When you’re taking antibiotics

Antibiotics are used to kill disease-causing bacteria in the body. This is good, but sometimes taking an antibiotic can trigger diarrhea. That’s because these strong antibiotics can kill our good bacteria while targeting the bad bacteria resulting in an ​unbalanced microbiome​. Taking a probiotic while on antibiotics is a great way to help your body stay in balance and prevent a case of antibiotic-associated diarrhea.

It’s important to remember to take your probiotic supplements at least two hours after taking your antibiotics to ensure the antibiotics do not kill the good bacteria in your probiotics!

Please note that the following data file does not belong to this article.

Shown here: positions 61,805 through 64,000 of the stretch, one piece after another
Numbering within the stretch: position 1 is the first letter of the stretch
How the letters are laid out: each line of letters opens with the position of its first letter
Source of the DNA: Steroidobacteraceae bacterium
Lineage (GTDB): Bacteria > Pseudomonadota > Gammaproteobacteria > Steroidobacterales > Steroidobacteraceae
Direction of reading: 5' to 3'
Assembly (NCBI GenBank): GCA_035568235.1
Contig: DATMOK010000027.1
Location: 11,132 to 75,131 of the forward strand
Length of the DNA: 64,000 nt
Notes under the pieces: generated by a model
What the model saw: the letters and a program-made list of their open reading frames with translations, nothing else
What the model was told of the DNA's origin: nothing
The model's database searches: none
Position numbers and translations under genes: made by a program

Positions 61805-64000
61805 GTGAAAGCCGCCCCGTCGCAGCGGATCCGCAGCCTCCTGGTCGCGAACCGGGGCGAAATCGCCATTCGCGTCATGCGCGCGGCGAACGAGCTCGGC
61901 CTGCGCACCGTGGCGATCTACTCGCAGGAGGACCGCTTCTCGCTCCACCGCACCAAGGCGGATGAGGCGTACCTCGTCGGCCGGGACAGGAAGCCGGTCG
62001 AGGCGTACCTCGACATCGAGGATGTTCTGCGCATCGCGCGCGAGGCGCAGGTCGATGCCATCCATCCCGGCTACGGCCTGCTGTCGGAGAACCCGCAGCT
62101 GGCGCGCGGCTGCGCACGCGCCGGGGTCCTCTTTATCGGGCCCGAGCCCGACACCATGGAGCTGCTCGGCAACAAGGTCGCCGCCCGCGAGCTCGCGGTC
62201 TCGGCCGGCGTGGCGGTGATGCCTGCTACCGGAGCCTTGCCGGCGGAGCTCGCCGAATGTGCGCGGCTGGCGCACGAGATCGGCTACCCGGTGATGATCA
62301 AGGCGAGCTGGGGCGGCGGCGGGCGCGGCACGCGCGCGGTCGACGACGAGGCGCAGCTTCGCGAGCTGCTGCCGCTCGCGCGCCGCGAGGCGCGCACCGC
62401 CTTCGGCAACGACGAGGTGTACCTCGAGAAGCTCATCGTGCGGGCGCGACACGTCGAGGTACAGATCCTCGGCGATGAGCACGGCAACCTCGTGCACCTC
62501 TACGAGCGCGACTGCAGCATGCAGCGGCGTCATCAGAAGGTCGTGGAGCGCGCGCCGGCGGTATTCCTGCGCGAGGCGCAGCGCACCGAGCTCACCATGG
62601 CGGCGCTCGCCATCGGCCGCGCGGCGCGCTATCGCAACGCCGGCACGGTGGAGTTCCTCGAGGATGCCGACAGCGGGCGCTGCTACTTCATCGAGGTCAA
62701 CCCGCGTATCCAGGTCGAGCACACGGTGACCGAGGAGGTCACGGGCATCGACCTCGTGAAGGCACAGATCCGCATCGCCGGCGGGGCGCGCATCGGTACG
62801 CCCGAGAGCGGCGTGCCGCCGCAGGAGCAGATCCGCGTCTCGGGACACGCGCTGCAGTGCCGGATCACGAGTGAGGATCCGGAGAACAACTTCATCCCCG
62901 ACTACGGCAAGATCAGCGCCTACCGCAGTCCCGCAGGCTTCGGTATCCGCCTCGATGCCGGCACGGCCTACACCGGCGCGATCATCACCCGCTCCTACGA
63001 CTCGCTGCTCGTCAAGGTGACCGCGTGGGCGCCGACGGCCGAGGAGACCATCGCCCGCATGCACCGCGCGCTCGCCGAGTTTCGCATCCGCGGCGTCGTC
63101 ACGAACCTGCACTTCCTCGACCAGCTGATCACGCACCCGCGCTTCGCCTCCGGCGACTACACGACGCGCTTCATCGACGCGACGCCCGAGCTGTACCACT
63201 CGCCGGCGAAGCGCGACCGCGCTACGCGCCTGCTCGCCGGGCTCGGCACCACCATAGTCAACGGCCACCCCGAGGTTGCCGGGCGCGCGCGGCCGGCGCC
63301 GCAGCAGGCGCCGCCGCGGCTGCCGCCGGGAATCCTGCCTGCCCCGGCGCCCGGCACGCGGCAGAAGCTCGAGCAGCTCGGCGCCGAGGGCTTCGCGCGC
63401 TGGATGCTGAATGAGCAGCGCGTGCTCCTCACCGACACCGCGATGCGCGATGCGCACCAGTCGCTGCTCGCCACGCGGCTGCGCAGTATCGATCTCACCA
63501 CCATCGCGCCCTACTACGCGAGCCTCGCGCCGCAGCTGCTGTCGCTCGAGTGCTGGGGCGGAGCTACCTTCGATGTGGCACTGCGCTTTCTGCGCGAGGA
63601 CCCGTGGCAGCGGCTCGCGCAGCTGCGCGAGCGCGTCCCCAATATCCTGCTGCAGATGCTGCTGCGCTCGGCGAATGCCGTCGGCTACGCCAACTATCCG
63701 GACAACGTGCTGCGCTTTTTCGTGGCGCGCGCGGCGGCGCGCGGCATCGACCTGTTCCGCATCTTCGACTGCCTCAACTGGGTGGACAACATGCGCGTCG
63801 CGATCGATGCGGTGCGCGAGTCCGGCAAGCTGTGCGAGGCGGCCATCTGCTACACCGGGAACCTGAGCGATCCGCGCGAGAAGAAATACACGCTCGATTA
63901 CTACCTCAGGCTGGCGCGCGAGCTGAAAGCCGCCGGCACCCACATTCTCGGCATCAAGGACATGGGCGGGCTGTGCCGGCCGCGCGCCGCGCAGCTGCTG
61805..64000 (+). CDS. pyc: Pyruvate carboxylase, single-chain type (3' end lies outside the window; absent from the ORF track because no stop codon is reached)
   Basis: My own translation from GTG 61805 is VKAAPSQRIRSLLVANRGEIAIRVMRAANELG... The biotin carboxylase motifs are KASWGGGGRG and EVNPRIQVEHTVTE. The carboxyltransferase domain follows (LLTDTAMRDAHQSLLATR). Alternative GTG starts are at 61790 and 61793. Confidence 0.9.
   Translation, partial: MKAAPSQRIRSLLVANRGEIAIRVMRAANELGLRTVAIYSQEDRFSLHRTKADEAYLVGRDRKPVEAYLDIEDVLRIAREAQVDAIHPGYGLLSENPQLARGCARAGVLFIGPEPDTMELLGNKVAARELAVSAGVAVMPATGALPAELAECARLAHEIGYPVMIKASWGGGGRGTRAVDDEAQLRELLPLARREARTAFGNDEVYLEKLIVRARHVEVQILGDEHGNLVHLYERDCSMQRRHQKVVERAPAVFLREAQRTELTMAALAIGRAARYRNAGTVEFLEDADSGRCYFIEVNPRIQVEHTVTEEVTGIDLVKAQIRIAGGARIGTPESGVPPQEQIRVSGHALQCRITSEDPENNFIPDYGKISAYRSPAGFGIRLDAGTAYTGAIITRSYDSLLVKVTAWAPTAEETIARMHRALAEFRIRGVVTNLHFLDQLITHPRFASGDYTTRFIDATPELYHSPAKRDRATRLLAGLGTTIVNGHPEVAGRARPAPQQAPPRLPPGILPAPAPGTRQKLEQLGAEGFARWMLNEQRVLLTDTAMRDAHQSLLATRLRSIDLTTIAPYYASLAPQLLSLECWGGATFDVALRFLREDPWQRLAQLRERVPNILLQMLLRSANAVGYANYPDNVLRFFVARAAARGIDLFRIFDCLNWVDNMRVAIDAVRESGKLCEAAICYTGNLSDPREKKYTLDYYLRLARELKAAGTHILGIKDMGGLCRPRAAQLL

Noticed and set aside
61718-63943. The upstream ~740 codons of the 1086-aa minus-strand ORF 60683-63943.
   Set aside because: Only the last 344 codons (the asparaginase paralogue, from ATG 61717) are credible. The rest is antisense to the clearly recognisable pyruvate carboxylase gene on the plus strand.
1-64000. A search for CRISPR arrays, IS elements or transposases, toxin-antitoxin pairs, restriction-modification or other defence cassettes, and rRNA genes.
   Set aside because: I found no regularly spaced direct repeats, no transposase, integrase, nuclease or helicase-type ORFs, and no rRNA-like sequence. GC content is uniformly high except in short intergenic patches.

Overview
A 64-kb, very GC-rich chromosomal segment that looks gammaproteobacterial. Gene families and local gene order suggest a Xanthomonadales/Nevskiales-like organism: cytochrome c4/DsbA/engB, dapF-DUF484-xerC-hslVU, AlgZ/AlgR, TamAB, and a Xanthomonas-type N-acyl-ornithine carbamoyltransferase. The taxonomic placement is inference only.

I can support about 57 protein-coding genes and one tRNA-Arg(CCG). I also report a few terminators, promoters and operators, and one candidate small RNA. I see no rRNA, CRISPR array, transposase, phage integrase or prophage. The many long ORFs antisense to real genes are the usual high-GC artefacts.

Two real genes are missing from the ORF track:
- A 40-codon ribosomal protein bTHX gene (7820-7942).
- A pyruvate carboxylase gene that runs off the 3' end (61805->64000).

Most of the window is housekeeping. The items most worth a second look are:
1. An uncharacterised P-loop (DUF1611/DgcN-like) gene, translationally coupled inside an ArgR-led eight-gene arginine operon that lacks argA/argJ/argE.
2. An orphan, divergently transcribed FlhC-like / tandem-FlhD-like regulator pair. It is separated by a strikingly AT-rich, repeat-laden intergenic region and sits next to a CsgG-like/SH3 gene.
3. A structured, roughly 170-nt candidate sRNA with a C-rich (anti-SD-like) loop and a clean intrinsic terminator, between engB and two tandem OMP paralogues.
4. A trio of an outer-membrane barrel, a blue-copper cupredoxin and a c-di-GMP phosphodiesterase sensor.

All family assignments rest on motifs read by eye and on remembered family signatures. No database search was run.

When you’re having digestive problems (and when you’re not!)

If you constantly suffer from stomach problems such as gas, constipation, bloating, and diarrhea, your microbiome may be unbalanced. Taking a ​probiotic ​has been ​shown​ to help restore the balance of your gut microbiome and improve the functioning of your GI tract.

When you have allergies

Up to 30% of the general population suffers from one or more atopic diseases including allergies, asthma, and eczema. These are usually caused by heightened immune responses to common allergens, especially inhaled or food allergens. Probiotics have been ​shown​ to help alleviate allergic inflammation and food allergy symptoms. Another ​published study demonstrated that the probiotic strain Lactobacillus casei decreased the number of days preschool children with allergic rhinitis were sick over 12 months. If you tend to lock yourself inside during allergy season, then a probiotic may be what you need!

When you experience frequent yeast infections